Our Sunday morning---Janey is playing "Born to Boogie" by Hank Williams Jr. over and over on the iPod. Tony is cooking his non-stop weekend breakfast of bacon, greens and toast. Coffee is flowing freely. And I am thinking that this day, this week, is a preview of the rest of our lives.
It's just Tony, Janey and me here. William is at college, and Freddy is, amazingly, in Venice, Italy. Thanks to the generosity of his school and his uncle, he's on a school trip through Italy for the week. And we are getting a glimpse of the life we will most likely live until we are no longer here to live it.
It's not a bad life, right now. Janey has been in a good mood for a few weeks now. It's not a perfect mood---she can fly into a rage several times a day, and she is often very upset if what she asks for doesn't happen immediately. But compared to how her moods can be, it's wonderful. She loves to be on the go, and she and Tony spent yesterday on numerous errands, which she enjoyed very much. I miss the boys very much, but I know they are happy, and I admit it's somehow freeing to have only one child to take care of.
But forever? That is the part that sometimes feels very tough to think about. There's a chance, of course, that someday Janey will be in long term care. But I like to live in reality. From all I read, it's very, very hard to find care for someone like Janey. Only about 15% of autistic adults that can't live on their own have housing not with their parents, from what I've read, and most of those are adults able to function at a lot higher level than Janey. Janey would need round the clock care. That is expensive and rare.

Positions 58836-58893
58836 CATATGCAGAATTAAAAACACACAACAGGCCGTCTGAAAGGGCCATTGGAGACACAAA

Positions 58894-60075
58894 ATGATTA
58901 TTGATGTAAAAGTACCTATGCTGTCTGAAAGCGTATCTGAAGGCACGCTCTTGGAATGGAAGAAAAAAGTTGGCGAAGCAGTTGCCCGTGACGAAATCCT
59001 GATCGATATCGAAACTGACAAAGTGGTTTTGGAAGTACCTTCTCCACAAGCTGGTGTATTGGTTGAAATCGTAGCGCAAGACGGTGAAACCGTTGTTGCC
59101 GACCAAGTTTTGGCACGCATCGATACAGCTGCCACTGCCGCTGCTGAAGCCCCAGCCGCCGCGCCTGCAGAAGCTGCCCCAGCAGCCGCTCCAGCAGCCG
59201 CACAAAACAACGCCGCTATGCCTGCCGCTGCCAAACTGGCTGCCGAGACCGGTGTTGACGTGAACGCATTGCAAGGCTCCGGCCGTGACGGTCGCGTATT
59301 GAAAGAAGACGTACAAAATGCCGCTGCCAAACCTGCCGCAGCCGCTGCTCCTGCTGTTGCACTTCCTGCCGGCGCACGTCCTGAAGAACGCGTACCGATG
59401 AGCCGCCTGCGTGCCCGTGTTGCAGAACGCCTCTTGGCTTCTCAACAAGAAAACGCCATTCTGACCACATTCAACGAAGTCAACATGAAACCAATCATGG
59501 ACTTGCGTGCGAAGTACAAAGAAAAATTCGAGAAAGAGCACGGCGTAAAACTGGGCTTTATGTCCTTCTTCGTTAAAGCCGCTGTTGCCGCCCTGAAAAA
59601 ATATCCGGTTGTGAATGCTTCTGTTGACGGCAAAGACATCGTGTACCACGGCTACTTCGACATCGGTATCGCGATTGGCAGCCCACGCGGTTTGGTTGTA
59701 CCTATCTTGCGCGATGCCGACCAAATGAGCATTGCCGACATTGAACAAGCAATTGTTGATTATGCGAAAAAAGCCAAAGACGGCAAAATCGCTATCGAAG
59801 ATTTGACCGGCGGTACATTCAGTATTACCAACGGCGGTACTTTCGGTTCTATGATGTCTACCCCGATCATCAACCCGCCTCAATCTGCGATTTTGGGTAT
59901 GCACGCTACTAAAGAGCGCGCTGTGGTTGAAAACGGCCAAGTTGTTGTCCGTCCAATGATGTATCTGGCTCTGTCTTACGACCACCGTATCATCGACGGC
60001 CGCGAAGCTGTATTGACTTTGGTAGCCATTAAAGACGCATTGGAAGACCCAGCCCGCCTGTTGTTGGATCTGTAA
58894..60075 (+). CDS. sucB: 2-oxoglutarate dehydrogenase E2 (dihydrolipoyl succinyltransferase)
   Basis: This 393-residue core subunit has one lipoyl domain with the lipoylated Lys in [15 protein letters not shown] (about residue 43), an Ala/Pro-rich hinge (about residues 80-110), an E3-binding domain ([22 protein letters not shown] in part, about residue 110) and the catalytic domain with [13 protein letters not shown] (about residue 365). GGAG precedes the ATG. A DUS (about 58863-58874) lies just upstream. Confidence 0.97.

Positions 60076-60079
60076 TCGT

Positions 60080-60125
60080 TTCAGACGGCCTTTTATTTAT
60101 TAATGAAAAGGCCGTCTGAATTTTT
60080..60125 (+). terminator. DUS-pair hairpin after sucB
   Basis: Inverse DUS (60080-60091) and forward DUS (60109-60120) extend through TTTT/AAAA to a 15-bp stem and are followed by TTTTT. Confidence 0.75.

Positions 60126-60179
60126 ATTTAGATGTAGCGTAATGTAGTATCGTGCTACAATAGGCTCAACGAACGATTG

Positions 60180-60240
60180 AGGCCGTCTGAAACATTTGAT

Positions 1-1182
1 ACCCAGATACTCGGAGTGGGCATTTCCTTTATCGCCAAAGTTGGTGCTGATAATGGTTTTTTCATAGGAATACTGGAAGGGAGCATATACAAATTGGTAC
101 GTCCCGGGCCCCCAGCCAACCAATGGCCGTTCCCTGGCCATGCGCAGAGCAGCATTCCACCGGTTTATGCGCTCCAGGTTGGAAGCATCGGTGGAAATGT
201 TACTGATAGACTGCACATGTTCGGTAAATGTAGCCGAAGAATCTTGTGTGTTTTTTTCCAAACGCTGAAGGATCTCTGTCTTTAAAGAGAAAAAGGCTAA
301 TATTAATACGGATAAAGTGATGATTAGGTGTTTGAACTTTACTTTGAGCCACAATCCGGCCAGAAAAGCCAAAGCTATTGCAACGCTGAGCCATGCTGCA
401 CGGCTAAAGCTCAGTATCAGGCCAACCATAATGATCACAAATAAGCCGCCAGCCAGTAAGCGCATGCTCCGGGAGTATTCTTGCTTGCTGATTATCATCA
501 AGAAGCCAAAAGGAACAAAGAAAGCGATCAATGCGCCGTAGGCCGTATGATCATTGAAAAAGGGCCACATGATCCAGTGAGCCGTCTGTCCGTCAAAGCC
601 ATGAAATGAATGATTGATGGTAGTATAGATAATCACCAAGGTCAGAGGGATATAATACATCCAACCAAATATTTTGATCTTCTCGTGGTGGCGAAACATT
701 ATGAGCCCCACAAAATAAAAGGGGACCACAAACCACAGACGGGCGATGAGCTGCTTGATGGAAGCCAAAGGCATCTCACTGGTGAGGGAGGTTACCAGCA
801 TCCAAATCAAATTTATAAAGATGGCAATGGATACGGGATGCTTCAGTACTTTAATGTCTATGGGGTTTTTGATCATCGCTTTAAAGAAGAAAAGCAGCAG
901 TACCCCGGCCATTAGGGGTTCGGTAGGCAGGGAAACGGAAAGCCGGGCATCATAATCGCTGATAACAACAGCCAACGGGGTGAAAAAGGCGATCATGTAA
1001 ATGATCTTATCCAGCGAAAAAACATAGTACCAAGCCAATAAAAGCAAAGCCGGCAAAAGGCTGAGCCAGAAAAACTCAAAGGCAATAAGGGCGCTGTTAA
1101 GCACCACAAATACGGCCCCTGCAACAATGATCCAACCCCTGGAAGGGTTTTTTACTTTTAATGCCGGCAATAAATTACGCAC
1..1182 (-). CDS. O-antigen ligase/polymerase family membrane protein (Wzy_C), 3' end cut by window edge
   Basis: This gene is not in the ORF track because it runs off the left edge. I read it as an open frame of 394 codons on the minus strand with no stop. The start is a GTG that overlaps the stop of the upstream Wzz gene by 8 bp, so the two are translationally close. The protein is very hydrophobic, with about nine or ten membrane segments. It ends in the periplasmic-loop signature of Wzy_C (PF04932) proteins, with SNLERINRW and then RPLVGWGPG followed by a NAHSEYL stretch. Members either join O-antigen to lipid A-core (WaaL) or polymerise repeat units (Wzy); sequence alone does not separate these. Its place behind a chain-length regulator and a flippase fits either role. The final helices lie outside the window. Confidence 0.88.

From what I am told, I need to start right now working toward the goal of Janey living away from home. The route for doing so is not something I'm ready for at this point---it would involve giving up more control of her care that I am willing to do right now. Maybe I'm being shortsighted. There were certainly days last late fall I was ready to do just about anything needed. But lately, the new medication and the new behavior plan at school seem to have calmed Janey. I can picture, if things stayed as they are right now, a life that involves Janey home with us for good
Yet even as I write this, Janey comes over to me and says "Want to snuggle?" This means---stop whatever you are doing right now and give me undivided attention. If I tell her to wait, she screams, hits me, freaks out. I get her dressed, and while doing so, ask her to get me a pullup, something she easily understands and can do, and she gets hysterical at the request. After ten minutes, I am exhausted. But incidents like that blend into the day, and if they don't last all day, I still think of the day as a good day. I think that is why even on a "good" day, I am tired, at the end of my rope, by the time Janey finally goes to sleep.
Life with Janey feels full of impossible choices. Do we push all out for away from home care for Janey, even though we are unsure that is what we need right now, so we'll have a better chance in the future? Do we resign ourselves to a future that is quite limited by Janey's needs, or do we do what we can to preserve a life that is fuller for us, but uncertain for her? Do we gamble on our health remaining good enough to care for her long term?
There are no easy answers. And our choices are far from unique. Around the world, so many others are living a life like ours---with children getting old enough to start the questioning---will this be how it is forever? Sometimes, I admit, I wish myself back to William or Freddy's age. I wish I were in college, or on a tour of Italy, my life ahead of me. But I am here. I need to figure out how to make this life work for all of us. To all of you out there facing the same questions---best of luck.